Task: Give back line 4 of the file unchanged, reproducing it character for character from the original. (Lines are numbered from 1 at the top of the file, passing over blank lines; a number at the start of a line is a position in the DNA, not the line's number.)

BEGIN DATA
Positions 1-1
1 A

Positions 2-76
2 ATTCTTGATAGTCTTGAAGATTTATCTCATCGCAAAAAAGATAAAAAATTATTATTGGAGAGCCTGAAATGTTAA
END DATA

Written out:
2 ATTCTTGATAGTCTTGAAGATTTATCTCATCGCAAAAAAGATAAAAAATTATTATTGGAGAGCCTGAAATGTTAA